Mexicans hit hard by US woes
By Robin Lustig
BBC's The World Tonight, Cancun
July 2, 2009
When 21-year-old Rigoberto was working on construction sites in the US, he could earn up to $400 a week.
Now that he is back home in Mexico, working as a farmhand, he makes just $65.
And that is why there are estimated to be between eight and 12 million Mexicans in the US.
It is also why the US economic crisis spells disaster for its southern neighbour.
I met Rigoberto in a pretty little town in central Mexico called Jungapeo. I also met Martin, who has three sons working in the US.
But times are hard for them too – and they can no longer afford to send money home to help him out.
Like millions of Mexicans, Rigoberto and Martin know what it feels like to be victims of a recession made in America.
Tourism hit hard
Here is a remarkable statistic: in the first three months of this year, more Mexicans crossed the border heading south – in other words, coming home – than in the opposite direction.
That is how bad it is.
In normal times, the money sent home from migrant workers north of the border is the second biggest source of revenue for the Mexican economy – and so far this year, it is down nearly 20%.
No wonder the overall economy is on course to shrink by nearly 6% this year.
So what about tourism, another major revenue earner?
It is another disaster.
In Cancun, the country's most popular holiday destination, I found the hotels and the beaches half-empty.
In April, when swine flu hit the headlines, the hotels emptied overnight, from an occupancy rate of 80%, down to less than 25%.
“This is going to be the worst summer season we have ever had,” says Rodrigo de la Pena, head of the Cancun Hotels Association.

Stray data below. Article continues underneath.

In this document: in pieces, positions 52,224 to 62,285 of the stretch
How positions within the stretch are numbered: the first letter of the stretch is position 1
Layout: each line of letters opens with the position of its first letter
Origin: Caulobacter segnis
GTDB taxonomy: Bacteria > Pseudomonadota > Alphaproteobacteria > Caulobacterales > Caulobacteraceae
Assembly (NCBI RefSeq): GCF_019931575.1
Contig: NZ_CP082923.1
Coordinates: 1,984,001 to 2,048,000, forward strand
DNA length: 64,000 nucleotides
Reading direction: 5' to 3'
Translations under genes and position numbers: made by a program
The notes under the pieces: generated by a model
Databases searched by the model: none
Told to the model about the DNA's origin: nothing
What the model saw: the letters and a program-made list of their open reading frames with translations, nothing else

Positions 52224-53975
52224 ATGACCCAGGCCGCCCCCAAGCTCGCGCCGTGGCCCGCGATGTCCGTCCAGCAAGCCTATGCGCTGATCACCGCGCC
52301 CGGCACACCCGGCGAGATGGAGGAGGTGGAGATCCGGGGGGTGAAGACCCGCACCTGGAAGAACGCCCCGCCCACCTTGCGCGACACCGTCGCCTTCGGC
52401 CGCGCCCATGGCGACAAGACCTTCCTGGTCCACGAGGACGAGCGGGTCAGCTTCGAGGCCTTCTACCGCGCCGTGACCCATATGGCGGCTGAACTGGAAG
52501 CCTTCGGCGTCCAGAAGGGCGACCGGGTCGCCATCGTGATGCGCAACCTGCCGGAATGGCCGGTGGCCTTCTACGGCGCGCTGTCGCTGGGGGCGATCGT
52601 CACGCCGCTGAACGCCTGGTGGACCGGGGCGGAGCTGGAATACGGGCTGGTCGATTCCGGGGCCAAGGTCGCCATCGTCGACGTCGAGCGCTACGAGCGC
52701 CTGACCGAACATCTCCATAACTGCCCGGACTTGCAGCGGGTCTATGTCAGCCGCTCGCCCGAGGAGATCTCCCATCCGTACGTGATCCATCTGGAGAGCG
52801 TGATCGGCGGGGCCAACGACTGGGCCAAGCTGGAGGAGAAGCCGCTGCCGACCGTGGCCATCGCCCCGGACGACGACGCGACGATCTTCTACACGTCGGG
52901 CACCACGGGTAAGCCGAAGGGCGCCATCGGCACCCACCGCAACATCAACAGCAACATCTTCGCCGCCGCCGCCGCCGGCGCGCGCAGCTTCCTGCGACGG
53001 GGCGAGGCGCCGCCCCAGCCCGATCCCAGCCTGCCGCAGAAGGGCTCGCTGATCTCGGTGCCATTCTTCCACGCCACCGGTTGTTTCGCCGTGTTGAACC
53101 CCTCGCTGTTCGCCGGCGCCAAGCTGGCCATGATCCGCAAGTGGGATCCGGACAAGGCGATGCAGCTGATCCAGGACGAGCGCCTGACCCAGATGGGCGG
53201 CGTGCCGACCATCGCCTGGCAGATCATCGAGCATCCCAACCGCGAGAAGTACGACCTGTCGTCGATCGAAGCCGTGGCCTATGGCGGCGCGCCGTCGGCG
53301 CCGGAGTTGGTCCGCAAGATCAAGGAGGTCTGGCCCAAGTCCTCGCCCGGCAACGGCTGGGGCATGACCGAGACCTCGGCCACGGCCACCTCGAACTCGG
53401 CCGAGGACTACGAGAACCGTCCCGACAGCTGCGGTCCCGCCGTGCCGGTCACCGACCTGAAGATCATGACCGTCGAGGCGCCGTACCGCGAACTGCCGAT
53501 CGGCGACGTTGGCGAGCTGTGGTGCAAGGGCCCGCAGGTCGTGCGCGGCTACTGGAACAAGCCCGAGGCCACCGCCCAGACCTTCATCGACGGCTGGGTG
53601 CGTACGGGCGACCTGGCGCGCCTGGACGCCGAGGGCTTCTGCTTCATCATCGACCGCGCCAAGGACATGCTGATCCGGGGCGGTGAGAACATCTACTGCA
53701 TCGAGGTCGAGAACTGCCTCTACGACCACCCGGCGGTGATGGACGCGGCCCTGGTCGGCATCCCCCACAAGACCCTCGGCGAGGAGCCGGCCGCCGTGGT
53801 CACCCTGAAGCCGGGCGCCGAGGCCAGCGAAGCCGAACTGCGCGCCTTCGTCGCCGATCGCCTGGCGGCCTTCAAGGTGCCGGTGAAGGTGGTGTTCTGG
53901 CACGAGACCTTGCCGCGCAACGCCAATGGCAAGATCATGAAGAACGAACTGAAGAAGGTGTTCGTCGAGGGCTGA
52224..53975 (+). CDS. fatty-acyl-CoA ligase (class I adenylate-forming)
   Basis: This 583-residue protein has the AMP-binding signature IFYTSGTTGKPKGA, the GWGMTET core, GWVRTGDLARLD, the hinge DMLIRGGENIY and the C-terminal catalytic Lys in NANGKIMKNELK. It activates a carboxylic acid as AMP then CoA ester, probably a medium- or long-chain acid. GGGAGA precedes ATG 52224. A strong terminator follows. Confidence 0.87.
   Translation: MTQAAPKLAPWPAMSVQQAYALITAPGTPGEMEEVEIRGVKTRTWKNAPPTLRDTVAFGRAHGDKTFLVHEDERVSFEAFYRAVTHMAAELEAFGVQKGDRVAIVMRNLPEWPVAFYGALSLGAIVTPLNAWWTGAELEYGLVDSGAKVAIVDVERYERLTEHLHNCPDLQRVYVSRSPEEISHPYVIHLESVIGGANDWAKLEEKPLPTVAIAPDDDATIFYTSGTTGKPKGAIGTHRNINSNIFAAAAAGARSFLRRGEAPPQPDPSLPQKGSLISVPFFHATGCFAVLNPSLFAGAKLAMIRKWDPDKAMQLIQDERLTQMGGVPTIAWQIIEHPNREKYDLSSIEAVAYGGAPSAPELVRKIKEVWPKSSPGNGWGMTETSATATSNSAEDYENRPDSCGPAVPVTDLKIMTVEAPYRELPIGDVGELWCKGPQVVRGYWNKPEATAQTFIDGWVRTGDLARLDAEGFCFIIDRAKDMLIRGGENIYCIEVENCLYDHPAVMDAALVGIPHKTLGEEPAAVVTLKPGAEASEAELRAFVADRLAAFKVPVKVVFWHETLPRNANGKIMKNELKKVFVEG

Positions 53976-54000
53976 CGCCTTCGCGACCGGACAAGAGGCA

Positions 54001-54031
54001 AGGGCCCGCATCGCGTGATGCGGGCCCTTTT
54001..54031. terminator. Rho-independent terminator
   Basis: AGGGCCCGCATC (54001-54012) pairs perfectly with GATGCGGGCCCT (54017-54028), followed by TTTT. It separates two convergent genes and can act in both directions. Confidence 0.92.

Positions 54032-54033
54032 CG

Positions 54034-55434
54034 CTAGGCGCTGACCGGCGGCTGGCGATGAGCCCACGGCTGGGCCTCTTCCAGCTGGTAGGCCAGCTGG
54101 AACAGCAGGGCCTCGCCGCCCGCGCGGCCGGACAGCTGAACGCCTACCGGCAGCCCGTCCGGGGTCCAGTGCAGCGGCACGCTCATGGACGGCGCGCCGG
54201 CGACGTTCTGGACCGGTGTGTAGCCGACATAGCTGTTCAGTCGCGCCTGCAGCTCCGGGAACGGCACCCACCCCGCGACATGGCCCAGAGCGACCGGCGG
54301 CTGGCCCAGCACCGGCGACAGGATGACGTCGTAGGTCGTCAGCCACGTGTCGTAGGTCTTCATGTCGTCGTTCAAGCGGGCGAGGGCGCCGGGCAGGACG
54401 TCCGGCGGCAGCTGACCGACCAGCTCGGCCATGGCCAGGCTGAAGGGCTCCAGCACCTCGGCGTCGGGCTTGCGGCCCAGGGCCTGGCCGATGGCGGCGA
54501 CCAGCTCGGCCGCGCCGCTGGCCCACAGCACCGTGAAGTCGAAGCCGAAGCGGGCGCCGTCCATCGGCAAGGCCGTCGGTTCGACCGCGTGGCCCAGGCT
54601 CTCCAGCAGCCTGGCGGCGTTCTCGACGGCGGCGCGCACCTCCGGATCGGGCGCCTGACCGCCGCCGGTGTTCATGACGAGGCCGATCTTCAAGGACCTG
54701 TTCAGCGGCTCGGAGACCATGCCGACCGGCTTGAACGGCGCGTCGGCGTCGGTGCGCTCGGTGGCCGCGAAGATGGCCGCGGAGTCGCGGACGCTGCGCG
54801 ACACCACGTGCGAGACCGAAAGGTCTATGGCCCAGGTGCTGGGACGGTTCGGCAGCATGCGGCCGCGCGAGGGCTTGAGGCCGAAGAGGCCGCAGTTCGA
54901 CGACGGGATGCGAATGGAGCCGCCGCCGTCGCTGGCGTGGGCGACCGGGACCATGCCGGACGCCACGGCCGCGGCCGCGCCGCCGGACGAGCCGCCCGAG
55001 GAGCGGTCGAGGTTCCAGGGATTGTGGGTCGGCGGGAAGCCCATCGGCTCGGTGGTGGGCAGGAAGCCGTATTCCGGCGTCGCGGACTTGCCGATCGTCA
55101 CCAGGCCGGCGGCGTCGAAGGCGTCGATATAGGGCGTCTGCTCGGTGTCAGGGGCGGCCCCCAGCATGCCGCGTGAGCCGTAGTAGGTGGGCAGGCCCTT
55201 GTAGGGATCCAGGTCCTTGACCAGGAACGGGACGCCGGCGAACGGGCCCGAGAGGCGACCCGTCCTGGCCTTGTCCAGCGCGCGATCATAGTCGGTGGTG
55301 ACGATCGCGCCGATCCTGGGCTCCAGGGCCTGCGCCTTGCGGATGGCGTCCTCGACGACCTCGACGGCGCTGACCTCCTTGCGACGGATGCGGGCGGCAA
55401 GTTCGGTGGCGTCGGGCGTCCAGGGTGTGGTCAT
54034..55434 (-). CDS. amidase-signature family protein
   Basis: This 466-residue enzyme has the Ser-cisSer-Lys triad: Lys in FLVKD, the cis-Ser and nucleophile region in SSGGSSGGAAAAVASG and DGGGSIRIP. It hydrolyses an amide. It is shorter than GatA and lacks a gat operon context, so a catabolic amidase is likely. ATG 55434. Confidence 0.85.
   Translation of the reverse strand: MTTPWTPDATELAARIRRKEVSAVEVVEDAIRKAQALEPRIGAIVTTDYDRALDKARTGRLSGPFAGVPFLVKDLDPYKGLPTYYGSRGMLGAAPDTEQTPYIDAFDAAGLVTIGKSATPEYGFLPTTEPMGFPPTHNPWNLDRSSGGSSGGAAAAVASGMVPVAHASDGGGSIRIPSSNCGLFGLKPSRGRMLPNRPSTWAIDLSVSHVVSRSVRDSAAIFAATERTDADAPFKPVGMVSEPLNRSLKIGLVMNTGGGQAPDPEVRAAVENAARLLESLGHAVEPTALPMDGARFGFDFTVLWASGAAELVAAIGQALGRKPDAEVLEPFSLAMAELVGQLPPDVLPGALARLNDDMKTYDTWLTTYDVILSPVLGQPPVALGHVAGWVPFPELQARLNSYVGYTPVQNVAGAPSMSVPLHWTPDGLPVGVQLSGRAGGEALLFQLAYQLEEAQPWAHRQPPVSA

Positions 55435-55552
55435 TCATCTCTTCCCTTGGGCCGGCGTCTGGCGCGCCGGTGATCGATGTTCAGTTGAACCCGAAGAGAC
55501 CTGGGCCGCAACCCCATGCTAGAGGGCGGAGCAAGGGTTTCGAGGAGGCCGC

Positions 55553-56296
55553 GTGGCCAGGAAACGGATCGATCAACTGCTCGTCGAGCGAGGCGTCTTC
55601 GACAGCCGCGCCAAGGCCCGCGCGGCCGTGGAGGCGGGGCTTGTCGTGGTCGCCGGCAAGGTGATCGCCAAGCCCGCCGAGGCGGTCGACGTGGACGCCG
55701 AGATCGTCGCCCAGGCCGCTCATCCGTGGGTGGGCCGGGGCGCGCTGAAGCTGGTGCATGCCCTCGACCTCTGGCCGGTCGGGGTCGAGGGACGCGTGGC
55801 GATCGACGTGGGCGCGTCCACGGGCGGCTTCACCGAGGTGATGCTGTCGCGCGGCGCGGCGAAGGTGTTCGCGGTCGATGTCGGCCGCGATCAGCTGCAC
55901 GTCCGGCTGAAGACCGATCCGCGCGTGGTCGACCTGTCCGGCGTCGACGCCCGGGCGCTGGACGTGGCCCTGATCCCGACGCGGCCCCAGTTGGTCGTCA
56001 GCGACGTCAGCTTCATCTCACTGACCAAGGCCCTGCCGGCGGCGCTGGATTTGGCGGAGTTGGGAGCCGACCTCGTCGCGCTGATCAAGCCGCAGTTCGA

Across the street, I met Vitoria, sitting forlornly outside her souvenir shop, next to piles of unsold straw hats.
“It is very bad,” she said. “First the economic crisis, and then the influenza. People don't come any more; they are too scared.”
'Message from narcos'
And if an economic crisis and swine flu aren't enough, what about Mexico's crime record?
The increasingly powerful drugs cartels were responsible for more than 6,000 murders last year, and although the Cancun tourists do not see it, the drugs violence is not far away from the beaches and the night spots.
After nightfall, a brave local journalist, Cesar Munoz, drove me to a quiet residential street where just two weeks ago three bodies were found in an abandoned car, their hands and feet tied.
It was, he told me, a message from the narcos.
And what was the message? “Mexico is at war. It is a war between the government, the army, and the narcos.”
A Pentagon study earlier this year concluded that Mexico was at risk of becoming a failed state, on a par with Pakistan.
This was roundly rejected by Mexican President Felipe Calderon, who insisted his administration was winning the fight against the drug-traffickers.
With a population of 110 million, and an economy that ranks 13th in the world, Mexico is not a country that can be ignored.
Its border with the US is 3,000km (2,000 miles) long. Guns flow south, drugs flow north.
What worries the US is to what extent Mexico's violence can be contained south of the border.